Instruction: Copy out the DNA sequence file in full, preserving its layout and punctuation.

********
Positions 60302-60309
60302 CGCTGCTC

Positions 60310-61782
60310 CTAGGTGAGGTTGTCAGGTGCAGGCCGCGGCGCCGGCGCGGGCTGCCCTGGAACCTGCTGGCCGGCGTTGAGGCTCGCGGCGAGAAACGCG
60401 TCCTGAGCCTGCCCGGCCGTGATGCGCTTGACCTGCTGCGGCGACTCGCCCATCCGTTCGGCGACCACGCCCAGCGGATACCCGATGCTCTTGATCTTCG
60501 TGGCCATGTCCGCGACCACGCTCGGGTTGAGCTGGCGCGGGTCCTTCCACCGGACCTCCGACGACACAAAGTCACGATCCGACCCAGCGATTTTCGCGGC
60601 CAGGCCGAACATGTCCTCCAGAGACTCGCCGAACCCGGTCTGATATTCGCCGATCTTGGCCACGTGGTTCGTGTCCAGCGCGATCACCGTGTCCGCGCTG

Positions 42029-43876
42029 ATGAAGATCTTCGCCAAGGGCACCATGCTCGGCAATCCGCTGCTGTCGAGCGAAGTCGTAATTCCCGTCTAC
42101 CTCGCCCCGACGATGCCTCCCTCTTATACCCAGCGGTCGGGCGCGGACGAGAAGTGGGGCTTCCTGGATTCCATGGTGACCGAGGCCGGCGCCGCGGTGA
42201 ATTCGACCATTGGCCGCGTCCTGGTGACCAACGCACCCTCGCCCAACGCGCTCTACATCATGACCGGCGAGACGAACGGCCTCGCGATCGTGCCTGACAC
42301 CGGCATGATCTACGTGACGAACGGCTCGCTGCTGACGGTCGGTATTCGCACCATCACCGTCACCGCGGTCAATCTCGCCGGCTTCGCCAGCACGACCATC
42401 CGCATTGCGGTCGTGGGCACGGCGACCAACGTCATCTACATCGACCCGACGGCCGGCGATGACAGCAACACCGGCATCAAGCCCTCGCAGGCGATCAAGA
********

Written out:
Positions 60302-60309
60302 CGCTGCTC

Positions 60310-61782
60310 CTAGGTGAGGTTGTCAGGTGCAGGCCGCGGCGCCGGCGCGGGCTGCCCTGGAACCTGCTGGCCGGCGTTGAGGCTCGCGGCGAGAAACGCG
60401 TCCTGAGCCTGCCCGGCCGTGATGCGCTTGACCTGCTGCGGCGACTCGCCCATCCGTTCGGCGACCACGCCCAGCGGATACCCGATGCTCTTGATCTTCG
60501 TGGCCATGTCCGCGACCACGCTCGGGTTGAGCTGGCGCGGGTCCTTCCACCGGACCTCCGACGACACAAAGTCACGATCCGACCCAGCGATTTTCGCGGC
60601 CAGGCCGAACATGTCCTCCAGAGACTCGCCGAACCCGGTCTGATATTCGCCGATCTTGGCCACGTGGTTCGTGTCCAGCGCGATCACCGTGTCCGCGCTG

Positions 42029-43876
42029 ATGAAGATCTTCGCCAAGGGCACCATGCTCGGCAATCCGCTGCTGTCGAGCGAAGTCGTAATTCCCGTCTAC
42101 CTCGCCCCGACGATGCCTCCCTCTTATACCCAGCGGTCGGGCGCGGACGAGAAGTGGGGCTTCCTGGATTCCATGGTGACCGAGGCCGGCGCCGCGGTGA
42201 ATTCGACCATTGGCCGCGTCCTGGTGACCAACGCACCCTCGCCCAACGCGCTCTACATCATGACCGGCGAGACGAACGGCCTCGCGATCGTGCCTGACAC
42301 CGGCATGATCTACGTGACGAACGGCTCGCTGCTGACGGTCGGTATTCGCACCATCACCGTCACCGCGGTCAATCTCGCCGGCTTCGCCAGCACGACCATC
42401 CGCATTGCGGTCGTGGGCACGGCGACCAACGTCATCTACATCGACCCGACGGCCGGCGATGACAGCAACACCGGCATCAAGCCCTCGCAGGCGATCAAGA